The History of the Lottery
A lottery is a game of chance in which participants pay a fee, draw numbers, and hope to win a prize. Some prizes are cash or goods, while others involve services such as school or job assignments. Regardless of the prize type, the basic idea is that the odds of winning are very low. Lotteries are a common way to distribute limited resources, from housing units in a subsidized apartment building to kindergarten placements at a public school. They can also be used to give people a chance to move up the social ladder, from becoming the president of a company to buying a house or car.
While there is a certain element of gambling to lotteries, they are often seen as a legitimate means of raising money for public services, and they have become a popular method for funding government projects, including schools, highways, roads, canals, and even wars. In the seventeenth century, it was quite common for the Dutch state to organize a lottery, and the practice spread to England, where it was embraced by the Protestant colonies as a painless form of taxation.
During the American Revolution, the Continental Congress attempted to raise funds for the war effort with a national lottery, but the scheme was abandoned. However, smaller public lotteries continued to grow in popularity as a mechanism for raising money for a variety of public uses, including construction of colleges. The Boston Mercantile Journal reported in 1832 that more than 200 lotteries had been held the previous year in eight states.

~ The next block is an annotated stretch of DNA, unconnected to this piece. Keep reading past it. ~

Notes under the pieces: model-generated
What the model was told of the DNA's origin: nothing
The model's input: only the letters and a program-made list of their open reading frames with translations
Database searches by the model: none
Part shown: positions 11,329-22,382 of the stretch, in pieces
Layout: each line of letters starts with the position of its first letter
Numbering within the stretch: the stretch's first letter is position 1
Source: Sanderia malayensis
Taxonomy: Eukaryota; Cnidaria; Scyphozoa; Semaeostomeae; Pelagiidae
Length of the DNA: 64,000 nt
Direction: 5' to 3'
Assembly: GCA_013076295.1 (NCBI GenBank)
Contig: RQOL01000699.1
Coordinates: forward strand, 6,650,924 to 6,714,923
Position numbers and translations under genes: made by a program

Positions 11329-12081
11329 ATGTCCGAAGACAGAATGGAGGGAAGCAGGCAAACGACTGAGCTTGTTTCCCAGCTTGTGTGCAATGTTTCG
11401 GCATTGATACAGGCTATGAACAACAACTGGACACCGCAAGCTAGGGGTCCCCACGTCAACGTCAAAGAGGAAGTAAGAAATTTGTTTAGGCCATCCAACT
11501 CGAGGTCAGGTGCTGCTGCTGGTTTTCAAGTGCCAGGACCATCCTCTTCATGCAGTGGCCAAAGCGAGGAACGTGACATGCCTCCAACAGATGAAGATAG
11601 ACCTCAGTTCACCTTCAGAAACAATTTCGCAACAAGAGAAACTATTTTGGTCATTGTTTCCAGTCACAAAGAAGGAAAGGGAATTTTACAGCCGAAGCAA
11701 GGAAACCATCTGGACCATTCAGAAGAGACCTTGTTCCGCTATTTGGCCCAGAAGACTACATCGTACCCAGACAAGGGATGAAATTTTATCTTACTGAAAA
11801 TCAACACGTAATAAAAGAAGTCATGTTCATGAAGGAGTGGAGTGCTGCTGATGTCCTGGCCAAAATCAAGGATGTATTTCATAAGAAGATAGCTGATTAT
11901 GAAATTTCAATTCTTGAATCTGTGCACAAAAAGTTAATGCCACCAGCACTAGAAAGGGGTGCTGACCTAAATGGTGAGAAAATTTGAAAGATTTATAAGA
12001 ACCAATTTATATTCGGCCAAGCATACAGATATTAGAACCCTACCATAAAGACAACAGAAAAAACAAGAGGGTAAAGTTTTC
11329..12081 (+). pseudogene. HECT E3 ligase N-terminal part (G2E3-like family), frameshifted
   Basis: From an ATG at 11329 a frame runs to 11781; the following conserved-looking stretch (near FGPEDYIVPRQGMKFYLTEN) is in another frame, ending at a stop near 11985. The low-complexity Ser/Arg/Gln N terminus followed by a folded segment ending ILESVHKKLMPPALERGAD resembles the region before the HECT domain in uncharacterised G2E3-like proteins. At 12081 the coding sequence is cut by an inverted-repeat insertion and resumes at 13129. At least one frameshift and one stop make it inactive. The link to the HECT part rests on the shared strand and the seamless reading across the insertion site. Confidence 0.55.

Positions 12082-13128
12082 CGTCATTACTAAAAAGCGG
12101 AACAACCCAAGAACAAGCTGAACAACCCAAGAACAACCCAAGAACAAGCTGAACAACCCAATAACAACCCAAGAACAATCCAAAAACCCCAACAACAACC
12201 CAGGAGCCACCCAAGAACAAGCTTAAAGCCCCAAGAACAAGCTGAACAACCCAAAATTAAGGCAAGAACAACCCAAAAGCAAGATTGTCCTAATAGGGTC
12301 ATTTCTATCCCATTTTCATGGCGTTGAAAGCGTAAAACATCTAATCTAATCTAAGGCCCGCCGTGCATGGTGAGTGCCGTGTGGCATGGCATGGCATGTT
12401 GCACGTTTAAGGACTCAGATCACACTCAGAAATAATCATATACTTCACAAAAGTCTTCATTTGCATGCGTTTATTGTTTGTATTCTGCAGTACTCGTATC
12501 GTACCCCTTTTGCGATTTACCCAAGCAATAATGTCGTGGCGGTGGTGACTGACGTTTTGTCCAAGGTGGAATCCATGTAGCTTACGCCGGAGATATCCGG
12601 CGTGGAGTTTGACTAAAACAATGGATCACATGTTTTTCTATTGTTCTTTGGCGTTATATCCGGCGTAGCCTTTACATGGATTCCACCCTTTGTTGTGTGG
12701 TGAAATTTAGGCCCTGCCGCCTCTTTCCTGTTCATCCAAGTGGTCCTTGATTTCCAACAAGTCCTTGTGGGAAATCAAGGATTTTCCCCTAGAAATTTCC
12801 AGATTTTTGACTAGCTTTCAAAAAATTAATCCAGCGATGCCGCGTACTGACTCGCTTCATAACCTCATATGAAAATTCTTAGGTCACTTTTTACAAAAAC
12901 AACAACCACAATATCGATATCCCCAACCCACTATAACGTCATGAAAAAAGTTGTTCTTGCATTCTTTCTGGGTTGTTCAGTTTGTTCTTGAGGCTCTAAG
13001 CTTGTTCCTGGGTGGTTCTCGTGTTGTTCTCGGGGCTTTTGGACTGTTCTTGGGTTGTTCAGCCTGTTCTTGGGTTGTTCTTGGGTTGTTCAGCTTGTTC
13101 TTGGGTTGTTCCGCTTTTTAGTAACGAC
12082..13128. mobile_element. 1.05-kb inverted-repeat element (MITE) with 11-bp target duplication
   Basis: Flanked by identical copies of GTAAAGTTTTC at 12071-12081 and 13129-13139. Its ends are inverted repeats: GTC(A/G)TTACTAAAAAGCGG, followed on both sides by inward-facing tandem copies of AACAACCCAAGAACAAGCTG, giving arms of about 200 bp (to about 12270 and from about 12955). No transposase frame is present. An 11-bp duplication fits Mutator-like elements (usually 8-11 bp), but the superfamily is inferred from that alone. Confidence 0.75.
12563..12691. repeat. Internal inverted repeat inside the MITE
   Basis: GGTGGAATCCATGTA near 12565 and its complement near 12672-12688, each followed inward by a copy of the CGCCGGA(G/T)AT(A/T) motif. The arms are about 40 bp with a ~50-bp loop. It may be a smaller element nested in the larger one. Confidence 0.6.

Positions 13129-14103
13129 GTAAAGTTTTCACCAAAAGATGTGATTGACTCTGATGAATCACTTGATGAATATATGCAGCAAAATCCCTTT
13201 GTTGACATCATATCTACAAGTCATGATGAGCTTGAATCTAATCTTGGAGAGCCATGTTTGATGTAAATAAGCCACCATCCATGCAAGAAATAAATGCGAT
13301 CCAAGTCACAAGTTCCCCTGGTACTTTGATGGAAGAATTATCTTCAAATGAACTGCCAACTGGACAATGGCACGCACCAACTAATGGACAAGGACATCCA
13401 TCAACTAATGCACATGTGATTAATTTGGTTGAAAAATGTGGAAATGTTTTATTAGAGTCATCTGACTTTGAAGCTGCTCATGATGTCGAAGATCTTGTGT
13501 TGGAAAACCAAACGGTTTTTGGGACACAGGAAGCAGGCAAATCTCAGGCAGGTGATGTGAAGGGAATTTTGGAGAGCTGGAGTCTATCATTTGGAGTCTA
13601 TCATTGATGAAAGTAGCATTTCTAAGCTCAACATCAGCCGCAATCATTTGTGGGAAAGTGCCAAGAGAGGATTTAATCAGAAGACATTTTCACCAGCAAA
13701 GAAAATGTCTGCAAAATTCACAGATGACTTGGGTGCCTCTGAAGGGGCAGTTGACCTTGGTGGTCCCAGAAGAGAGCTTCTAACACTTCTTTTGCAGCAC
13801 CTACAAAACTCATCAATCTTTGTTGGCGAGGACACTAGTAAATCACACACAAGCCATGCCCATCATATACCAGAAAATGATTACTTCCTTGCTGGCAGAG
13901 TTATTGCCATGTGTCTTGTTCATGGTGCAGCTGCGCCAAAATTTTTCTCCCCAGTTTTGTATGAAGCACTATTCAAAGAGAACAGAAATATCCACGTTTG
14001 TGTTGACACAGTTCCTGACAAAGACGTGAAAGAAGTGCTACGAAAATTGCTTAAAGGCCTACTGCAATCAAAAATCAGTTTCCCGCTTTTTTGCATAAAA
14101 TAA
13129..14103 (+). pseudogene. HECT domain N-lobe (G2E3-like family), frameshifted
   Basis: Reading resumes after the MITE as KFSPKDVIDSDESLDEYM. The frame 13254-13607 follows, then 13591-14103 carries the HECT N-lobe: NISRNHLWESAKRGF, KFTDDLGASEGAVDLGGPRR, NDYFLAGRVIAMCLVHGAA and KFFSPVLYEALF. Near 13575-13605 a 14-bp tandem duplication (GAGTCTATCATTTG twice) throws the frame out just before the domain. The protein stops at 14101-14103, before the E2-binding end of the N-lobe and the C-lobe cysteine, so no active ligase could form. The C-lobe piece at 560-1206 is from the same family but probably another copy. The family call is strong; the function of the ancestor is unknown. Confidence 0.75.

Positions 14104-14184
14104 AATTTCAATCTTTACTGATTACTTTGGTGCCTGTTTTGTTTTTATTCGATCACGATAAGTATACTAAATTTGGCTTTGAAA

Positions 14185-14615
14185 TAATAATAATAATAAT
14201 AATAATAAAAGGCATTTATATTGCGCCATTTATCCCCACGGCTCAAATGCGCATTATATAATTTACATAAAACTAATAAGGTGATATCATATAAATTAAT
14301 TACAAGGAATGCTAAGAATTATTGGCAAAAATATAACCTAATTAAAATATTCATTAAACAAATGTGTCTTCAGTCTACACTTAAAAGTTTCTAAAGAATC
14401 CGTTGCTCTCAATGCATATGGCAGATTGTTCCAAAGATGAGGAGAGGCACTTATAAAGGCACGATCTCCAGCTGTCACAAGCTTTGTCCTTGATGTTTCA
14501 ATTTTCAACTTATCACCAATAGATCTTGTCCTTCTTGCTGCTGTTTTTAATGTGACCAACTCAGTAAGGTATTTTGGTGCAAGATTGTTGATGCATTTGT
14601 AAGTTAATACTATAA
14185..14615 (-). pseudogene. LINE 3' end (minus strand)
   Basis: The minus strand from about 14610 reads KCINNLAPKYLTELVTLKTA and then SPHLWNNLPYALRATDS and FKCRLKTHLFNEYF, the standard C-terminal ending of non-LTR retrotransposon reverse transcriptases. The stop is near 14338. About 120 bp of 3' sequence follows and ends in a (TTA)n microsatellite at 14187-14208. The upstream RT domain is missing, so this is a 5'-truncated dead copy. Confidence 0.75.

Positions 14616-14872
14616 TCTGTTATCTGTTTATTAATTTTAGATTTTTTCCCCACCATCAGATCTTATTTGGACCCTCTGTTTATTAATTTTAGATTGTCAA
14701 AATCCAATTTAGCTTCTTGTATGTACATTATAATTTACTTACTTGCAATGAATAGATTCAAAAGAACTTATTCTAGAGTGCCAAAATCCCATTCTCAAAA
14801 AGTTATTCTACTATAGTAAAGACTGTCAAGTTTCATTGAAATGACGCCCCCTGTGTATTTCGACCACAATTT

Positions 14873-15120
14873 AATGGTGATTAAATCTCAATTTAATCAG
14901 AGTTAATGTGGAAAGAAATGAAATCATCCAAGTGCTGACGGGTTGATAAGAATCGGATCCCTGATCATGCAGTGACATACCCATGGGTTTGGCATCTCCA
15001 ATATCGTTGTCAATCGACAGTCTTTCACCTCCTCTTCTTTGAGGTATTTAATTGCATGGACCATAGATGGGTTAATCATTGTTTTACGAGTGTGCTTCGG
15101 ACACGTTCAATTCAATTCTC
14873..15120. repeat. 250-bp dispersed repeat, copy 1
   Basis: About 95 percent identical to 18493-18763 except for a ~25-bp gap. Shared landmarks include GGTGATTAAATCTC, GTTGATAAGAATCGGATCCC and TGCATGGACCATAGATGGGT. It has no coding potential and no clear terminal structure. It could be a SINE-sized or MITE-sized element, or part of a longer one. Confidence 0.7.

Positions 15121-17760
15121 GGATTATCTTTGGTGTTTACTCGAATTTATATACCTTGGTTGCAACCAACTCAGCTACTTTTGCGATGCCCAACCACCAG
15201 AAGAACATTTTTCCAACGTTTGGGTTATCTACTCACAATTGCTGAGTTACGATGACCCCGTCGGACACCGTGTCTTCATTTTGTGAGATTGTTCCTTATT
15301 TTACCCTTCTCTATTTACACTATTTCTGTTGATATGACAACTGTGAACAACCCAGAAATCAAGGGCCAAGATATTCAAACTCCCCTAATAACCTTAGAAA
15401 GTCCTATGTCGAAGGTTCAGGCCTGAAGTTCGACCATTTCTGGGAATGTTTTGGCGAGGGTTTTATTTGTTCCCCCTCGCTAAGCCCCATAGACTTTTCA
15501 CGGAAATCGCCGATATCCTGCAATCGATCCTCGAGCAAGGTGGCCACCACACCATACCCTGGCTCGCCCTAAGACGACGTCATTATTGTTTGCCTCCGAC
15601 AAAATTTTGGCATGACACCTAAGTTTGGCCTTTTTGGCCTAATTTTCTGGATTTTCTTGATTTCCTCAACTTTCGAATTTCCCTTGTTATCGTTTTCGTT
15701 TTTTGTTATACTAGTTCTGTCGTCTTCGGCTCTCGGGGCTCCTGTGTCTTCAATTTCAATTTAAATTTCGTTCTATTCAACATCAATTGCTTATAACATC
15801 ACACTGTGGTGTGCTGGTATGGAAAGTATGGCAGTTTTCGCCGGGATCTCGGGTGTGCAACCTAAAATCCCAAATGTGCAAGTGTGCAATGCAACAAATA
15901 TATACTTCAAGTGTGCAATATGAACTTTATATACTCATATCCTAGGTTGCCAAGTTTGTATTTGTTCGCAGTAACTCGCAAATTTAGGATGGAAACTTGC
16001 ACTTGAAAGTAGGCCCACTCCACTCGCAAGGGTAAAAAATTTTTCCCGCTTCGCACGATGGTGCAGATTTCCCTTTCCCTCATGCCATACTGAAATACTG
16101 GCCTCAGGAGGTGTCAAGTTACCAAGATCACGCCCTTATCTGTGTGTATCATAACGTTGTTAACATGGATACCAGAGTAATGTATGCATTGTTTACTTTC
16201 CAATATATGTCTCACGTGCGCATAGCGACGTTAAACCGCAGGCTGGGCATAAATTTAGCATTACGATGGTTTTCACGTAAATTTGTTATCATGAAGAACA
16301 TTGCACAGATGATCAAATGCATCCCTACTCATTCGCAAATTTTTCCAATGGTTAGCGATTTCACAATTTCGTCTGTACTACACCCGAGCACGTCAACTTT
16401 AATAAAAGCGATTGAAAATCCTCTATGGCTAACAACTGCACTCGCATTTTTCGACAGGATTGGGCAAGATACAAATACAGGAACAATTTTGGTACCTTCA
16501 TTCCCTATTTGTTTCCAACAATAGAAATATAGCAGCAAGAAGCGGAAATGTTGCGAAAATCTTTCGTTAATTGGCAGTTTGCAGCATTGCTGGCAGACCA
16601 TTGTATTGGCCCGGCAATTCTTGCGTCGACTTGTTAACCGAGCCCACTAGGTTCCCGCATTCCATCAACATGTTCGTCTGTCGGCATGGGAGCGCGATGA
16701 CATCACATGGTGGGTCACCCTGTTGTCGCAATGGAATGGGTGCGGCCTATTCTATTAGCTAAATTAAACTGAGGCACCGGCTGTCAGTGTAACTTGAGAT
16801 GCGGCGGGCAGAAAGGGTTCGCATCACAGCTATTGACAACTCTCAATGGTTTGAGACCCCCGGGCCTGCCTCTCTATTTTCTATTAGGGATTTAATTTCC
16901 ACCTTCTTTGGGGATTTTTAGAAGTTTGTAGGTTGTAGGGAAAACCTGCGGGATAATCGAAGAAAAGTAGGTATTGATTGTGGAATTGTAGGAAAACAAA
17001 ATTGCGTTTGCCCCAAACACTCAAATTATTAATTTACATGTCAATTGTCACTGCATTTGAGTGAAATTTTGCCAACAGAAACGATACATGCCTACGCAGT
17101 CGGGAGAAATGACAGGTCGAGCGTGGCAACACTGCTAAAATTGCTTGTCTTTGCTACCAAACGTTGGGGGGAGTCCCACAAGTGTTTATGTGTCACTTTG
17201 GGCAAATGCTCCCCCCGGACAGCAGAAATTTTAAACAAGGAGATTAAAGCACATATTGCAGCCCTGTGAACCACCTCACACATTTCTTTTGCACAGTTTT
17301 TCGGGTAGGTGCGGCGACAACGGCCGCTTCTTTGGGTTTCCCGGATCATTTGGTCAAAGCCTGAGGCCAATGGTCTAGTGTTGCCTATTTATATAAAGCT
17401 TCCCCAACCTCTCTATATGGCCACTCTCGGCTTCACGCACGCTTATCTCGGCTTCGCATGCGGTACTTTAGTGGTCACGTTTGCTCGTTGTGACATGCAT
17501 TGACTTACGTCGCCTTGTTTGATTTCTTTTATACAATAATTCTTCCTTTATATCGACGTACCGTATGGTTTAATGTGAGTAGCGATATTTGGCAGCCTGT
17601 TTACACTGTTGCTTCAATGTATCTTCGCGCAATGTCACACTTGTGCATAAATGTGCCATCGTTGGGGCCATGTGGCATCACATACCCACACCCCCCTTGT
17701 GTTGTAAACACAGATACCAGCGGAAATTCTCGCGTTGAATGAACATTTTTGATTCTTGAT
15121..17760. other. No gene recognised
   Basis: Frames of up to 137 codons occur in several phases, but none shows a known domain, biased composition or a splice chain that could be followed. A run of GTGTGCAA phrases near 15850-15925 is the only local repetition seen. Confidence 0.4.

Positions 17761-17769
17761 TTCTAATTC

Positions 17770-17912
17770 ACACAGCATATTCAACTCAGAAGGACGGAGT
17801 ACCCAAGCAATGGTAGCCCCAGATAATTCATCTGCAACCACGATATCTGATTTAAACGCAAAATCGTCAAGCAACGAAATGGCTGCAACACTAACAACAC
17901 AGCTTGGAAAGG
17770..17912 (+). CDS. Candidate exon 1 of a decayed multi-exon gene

In the late-twentieth century, as America became increasingly prosperous, it was harder for many states to balance their budgets without increasing taxes or cutting services. Lotteries were a way for state governments to raise money with minimal public resistance, and they were especially popular in the Northeast and Rust Belt. People poured billions into lotteries, and they still do, even as critics have raised concerns about their addictiveness and social costs.
The modern incarnation of the lottery, as it is played in most countries today, began in 1964, when New Hampshire, a state that prides itself on being tax-averse, approved the first state-run lottery. It was followed by thirteen more in the next three years, and, by 1978, California passed Proposition 13, cutting property taxes by almost sixty per cent, inspiring other states to follow suit.
Cohen explains that the modern lottery is a product of two powerful forces: growing awareness of all the money to be made in gambling and a shortage of state funding for social services, which was making it difficult to balance budgets without increasing taxes or cutting services. People have a natural tendency to gamble, and lotteries are a convenient way to do so, offering a small but real chance of winning big. For many Americans, that sliver of hope is enough to justify spending $80 billion each year on tickets.